In some ways, the re-inauguration of President George W. Bush resembled a church service, not because there was a sermon or any type of liturgy, but because the aura of God seemed to surround the entire proceeding, not least because of the president's well-documented belief that he couldn't govern without God's guidance, and therefore obviously expected God to be in the ceremony, constantly at his side. This was particularly ironic in face of the extreme efforts made in recent years by individuals and agencies such as the ACLU to X God out of everything having to do with the public affairs of the nation.
This is not a brief favoring some sort of government-sanctioned religion; rather, it is a reminder that the founders of the nation were no less convinced than the president of the belief that only under God's blessing would the nation survive. History seems to have proven them correct. God was the key to the Declaration of Independence: …the separate and equal Station to which the laws of Nature and of Nature's God entitle them…And for the support of this declaration, with a firm Reliance on the Protection of Divine Providence, we mutually pledge to each other our lives, our Fortunes, and our Sacred Honor. This has nothing to do with how "religious" some or all of the founders were or even with their individual beliefs; it has to do with their philosophy as to who the ultimate ruler of all mankind is - Creator God - and their necessary obeisance to God.
The president invoked the blessings of God only at the end of his speech, but the music unmistakably pointed to God as the source of freedom and every good thing connected with it. Embellishing the various God-directed invocations and benedictions of the different functions adjunctive to the inauguration was the singing shortly before the ceremony of the beautiful Bless This House, a prayer written by the English poet Helen Taylor and set to music by her friend Mary Brahe, also English.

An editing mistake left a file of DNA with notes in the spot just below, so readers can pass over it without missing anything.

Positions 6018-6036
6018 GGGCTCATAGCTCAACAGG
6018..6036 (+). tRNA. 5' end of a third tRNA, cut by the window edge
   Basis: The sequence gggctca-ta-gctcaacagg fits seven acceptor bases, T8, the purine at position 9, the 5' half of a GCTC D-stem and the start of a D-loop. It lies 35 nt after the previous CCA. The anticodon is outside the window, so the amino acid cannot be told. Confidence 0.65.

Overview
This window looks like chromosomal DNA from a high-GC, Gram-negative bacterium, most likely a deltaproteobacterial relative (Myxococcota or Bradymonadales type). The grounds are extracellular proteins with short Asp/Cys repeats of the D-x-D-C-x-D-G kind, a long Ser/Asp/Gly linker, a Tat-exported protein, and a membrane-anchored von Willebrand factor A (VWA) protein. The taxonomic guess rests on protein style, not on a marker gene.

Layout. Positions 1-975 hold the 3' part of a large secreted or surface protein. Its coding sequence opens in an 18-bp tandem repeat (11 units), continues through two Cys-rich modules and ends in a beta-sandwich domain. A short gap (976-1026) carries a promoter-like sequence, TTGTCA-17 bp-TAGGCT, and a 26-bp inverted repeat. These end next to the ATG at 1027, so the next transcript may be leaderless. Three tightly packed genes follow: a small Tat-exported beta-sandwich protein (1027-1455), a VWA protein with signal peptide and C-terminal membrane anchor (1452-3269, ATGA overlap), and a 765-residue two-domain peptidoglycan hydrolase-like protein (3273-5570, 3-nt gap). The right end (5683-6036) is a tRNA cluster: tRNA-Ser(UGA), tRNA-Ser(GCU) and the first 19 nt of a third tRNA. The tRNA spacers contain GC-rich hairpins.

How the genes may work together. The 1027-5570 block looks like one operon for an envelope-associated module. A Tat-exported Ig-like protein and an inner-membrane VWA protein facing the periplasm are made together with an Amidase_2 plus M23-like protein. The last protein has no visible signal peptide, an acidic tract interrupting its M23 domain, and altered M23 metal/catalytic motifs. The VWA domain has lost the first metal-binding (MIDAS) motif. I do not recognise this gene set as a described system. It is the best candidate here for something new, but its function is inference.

Fittingly, toward the end of the ceremony came an unforgettable rendition in a joint effort by a number of military musicians of the immortal God of Our Fathers. The words were written by Daniel C. Roberts (1841-1907), who served in the 84th Ohio Volunteers in the Civil War and went on to become the vicar of St. Paul's Church in Concord, New Hampshire, for nearly 30 years. The music was written by George W. Warren (1828-1902), a fine organist in New York City. The hymn was selected for the centennial celebration of the adoption of the Constitution. It is included here:
God of our fathers, Whose almighty hand
Leads forth in beauty all the starry band
Of shining worlds in splendor through the skies
Our grateful songs before Thy throne arise.
Thy love divine hath led us in the past,
In this free land by Thee our lot is cast,
Be Thou our Ruler, Guardian, Guide and Stay,
Thy Word our law, Thy paths our chosen way.
From war's alarms, from deadly pestilence,
Be Thy strong arm our ever sure defense;
Thy true religion in our hearts increase,
Thy bounteous goodness nourish us in peace.
Refresh Thy people on their toilsome way,
Lead us from night to never ending day;
Fill all our lives with love and grace divine,
And glory, laud, and praise be ever Thine.